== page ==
Way to handle missing values-Proximity Imputation


Missing data is a pool of problems in the world of data. Data professionals need complete data to analyze and hence are forced to drop the data which may create loss of valuable data and the inferential power. Thus missing data imputation is more reasonable. And the standard ways of filling with median mode have their own challenges and misrepresentation some times there is a need to explore more on other ways of imputation. Let us see in detail about one way of such imputations. It is called Proximity imputation.


In this procedure the data is imputed using Strawman imputation where missing values for continuous variables are replaced using the median of non-missing values, and for missing categorical variables, the most frequently occurring non-missing value is used. A random forest is fit using this data.


Using the resulting forest, proximities are calculated for each pair of observations. If two cases occupy the same terminal node through one tree, their proximity is increased by one. At the end of the run of all trees, the proximities are normalized by dividing by the total number of trees.


For continuous variables, the proximity weighted average of non-missing data is used. For categorical variables, the largest average proximity over non-missing data is used. The updated data is used to grow a new random forest, and the procedure is iterated.

Let us fill the missing values using proximity imputation in the following example. The data here has 2 missing values and they are filled using the strawman imputation that is mode, median(no,150).Now let us refine this data.




In order to refine the filled data , first we need to build a random forest with this data and run all the observations through all decision trees and find the similar observations. If 2 observations end at the same leaf node then they are considered similar. Let us assume that 3rd and 4th observations end at the same node after analysis and they both are similar.

We keep track of the similar samples using a proximity matrix where each observation has each row and each column. Since we found 3rd and 4th are similar observations we fill the intersection of these observations with 1 in the matrix as shown in Matrix A.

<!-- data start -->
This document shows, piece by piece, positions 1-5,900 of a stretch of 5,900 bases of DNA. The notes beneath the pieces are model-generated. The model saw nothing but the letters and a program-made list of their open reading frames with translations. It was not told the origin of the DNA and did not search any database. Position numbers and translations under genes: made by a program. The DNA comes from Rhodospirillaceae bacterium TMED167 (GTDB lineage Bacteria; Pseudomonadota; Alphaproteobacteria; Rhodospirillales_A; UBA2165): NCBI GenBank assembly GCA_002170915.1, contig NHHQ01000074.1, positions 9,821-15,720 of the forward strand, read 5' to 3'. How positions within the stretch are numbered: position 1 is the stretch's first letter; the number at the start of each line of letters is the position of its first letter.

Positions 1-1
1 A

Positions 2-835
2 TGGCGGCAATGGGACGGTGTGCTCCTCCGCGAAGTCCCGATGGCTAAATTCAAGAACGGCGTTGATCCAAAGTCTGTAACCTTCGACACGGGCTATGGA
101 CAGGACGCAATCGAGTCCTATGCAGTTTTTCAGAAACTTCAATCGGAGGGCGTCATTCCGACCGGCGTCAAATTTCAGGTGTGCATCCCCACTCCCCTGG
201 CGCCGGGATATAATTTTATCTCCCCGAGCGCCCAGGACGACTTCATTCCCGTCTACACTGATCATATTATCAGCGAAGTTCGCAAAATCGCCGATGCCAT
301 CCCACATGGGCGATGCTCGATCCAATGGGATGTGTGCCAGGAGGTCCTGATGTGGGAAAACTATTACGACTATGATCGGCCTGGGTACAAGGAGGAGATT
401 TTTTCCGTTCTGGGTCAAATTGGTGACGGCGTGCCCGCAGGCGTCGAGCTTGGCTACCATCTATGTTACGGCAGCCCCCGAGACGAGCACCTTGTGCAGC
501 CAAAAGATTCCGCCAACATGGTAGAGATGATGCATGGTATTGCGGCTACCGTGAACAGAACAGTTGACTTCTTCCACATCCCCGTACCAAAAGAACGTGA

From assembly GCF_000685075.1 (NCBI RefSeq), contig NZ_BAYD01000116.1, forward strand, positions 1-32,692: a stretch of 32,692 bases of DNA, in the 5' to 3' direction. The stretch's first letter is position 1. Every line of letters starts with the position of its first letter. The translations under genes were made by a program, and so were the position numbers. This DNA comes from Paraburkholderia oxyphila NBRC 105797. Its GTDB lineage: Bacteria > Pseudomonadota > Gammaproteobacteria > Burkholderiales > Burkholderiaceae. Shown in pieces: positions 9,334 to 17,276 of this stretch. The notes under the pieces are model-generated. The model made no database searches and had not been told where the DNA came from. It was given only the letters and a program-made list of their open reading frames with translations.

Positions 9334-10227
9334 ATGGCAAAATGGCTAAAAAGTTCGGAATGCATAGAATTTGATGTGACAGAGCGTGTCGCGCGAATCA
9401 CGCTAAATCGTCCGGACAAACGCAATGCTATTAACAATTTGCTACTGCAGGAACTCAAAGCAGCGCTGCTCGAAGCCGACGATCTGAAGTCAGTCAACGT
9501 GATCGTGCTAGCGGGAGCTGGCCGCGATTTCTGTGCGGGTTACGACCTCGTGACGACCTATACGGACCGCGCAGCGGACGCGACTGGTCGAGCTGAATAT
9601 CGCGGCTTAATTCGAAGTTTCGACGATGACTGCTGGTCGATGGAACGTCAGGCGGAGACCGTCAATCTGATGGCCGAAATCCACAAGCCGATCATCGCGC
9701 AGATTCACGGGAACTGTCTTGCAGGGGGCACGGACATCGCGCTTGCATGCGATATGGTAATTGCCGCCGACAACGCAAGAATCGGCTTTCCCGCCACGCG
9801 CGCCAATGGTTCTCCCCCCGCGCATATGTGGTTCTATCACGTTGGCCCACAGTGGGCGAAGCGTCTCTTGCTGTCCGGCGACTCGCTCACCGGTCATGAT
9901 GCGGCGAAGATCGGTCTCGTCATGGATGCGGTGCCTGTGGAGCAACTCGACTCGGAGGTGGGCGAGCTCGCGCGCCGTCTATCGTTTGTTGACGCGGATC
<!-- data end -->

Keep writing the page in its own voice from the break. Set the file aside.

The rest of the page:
Matrix A is the representation of proximity after running all observations through decision tree 1 of the random forest. Similarly we will fill matrix until all observations are passed through all decision trees of the forest. Let us assume observations 2,3 and 4 ended up in same leaf node of next decision tree, we will fill the matrix as in matrix B. Now if we run the observations for the next decision tree we will fill proximity matrix as Matrix C where observations 3 and 4 ended at same leaf node. Matrix D shows after all the observations are passed through all the decision trees.


Now we have to divide the proximity values by the total number of decision trees. Let us assume there are 10 trees here then the matrix will be a matrix E. Now let us use the sample 4 values to refine the filled values.


Now we should calculate the weighted frequency of our assumed values. We need the frequency of yes and no of height column and the weight of yes and no proximities.

The frequency of yes and no are as follows:

Yes = 1/3 No = 2/3


The weight of yes = proximity of yes/ all proximities of the sample = 0.1(blue colored cell in matrix E)/(0.1+0.1+0.8) = 0.1

The weight of no = 0.1+0.8 (red colored cells in matrix E)/0.1+0.1+0.8 = 0.9

The weighted frequency of yes = frequency of yes * the weight for yes = ⅓ * 0.1 =0.03

The weighted frequency of no = ⅔*0.9 = 0.6


The weighted frequency of no is greater than yes, so no would be the good option to fill the missing value of observation 4 height column.


Similarly we need to calculate the weighted frequency for the weight column to refine the filling. To calculate this we need to multiply the observation and weights of the values for each observation as follows.

Observation 1 = 130 * 0.1(first red cell in matrix E)/(0.1+0.1+0.8)= 130 * 0.1 =13

Observation 2 = 160 * 0.1(blue cell in matrix E)/(0.1+0.1+0.8)=160*0.1 = 16

Observation 3 = 150 * 0.8(second red cell matrix E)/0.1+0.1+0.8 = 150 *0.8 = 120

Sum of all above is 149 so the revised value to fill the weight of observation 4 is 149.


To summarize we filled the missing values and revised them using random forests and this process is continued 6-7 times until the values do not change after recalculation.


Conclusion:

Proximities are used in replacing missing data, locating outliers, and finding low-dimensional views of the data.


Bibliography

NCBI, editor. “Random forests missing data algorithms.” https://www.ncbi.nlm.nih.gov/pmc/articles/PMC5796790/.



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